Saskatchewan is really feeling the heat this summer with more than 103 active fires, and the total number of wildfires in province so far in 2021 has already reached over 300.
It’s a cause for concern for many and Layne Jackson, Regina’s fire chief, says residents can never be too fire safe, especially when it comes to a hot and dry season like this one.
“A few things we want to remind them about is the use of BBQs, fire pits and smoking,” said Jackson on Tuesday.
“Those are some of the leading causes of fire when it comes to grass, land and wildland fires,” he added.
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Although Regina’s fire department isn’t tasked with heading up north, climate experts are paying close attention to what recent heat waves across the country mean.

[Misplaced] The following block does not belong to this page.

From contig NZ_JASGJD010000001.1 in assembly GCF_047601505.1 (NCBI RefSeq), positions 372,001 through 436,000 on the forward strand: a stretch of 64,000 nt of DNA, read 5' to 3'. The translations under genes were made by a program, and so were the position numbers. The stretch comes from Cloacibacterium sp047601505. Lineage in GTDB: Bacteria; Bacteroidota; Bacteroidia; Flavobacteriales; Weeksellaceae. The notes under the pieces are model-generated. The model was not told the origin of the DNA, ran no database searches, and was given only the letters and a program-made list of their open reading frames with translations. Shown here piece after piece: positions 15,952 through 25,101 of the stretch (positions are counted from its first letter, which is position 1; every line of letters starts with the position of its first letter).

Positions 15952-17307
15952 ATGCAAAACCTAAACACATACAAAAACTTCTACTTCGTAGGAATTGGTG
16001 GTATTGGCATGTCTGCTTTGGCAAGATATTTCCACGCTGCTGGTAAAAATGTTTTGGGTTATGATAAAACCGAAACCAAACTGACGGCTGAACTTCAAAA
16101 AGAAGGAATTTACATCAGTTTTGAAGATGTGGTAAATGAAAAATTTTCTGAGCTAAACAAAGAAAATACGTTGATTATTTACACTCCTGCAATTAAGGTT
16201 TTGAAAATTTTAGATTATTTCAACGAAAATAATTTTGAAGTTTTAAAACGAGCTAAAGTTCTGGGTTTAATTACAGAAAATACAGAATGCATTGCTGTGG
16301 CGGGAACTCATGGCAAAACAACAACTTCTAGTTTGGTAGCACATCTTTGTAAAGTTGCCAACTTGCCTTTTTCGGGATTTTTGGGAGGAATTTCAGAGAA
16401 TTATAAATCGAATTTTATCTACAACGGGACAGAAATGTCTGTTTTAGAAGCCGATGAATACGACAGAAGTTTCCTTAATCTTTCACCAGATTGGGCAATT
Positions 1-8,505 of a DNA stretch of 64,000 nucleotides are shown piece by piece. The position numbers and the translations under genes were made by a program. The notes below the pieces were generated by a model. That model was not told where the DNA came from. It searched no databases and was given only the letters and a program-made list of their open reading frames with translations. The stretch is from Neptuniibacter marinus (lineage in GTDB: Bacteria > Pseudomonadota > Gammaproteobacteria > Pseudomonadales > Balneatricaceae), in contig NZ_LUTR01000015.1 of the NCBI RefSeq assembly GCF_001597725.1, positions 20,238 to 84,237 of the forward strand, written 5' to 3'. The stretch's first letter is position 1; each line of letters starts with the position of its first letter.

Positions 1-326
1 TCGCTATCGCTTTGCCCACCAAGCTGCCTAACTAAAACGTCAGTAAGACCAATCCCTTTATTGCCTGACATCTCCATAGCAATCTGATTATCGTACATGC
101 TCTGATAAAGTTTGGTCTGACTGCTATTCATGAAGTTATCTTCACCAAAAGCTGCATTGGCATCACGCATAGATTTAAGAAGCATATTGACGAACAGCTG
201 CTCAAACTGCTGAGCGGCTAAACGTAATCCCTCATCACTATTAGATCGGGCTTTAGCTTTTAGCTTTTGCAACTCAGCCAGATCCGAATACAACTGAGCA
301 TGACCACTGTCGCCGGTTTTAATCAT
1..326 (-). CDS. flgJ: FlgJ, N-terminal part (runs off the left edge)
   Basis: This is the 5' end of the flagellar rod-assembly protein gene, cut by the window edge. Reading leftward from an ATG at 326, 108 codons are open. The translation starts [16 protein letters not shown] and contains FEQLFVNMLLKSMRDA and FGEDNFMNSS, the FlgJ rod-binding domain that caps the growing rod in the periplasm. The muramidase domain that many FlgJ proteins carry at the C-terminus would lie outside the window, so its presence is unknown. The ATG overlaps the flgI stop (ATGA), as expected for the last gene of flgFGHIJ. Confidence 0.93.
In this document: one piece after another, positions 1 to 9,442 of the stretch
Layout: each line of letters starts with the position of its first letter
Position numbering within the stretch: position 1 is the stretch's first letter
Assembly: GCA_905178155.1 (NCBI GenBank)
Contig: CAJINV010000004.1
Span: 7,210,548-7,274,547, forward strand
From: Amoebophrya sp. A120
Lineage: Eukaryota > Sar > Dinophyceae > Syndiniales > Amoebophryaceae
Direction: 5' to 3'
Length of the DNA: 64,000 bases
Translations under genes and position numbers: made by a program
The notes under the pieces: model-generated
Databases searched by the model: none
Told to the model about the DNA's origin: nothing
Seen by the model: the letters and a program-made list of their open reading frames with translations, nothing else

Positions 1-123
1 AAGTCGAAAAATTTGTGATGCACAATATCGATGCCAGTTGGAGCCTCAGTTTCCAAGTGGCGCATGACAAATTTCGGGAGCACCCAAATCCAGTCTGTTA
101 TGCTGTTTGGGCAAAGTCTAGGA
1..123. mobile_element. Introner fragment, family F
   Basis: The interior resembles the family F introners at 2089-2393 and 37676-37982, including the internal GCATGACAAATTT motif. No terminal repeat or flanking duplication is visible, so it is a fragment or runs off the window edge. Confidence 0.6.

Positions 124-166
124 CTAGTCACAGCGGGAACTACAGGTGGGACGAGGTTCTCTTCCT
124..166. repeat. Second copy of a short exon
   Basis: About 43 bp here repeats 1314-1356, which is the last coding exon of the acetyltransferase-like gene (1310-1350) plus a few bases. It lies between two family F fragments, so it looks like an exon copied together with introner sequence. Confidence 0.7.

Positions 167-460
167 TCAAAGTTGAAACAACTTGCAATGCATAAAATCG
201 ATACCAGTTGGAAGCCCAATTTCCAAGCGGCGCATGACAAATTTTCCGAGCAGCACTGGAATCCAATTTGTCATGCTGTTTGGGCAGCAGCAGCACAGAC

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David Sauchyn, a climate scientist at the University of Regina, is reminding others of the link between the more frequently intense hot and dry temperatures and an ever-escalating climate crisis.
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“We didn’t expect heat this extreme, nearly this soon,” Sauchyn explained.
“What I mean by that is we access information from climate models, these models insinuate the models of the world produce heat waves in the future, but we’re talking decades in the future for heat waves of this severity and it happened to occur now,” he added.
Sauchyn goes on to say prioritizing staying cool, especially for vulnerable populations and having the infrastructure to do so, will be of paramount importance moving forward.
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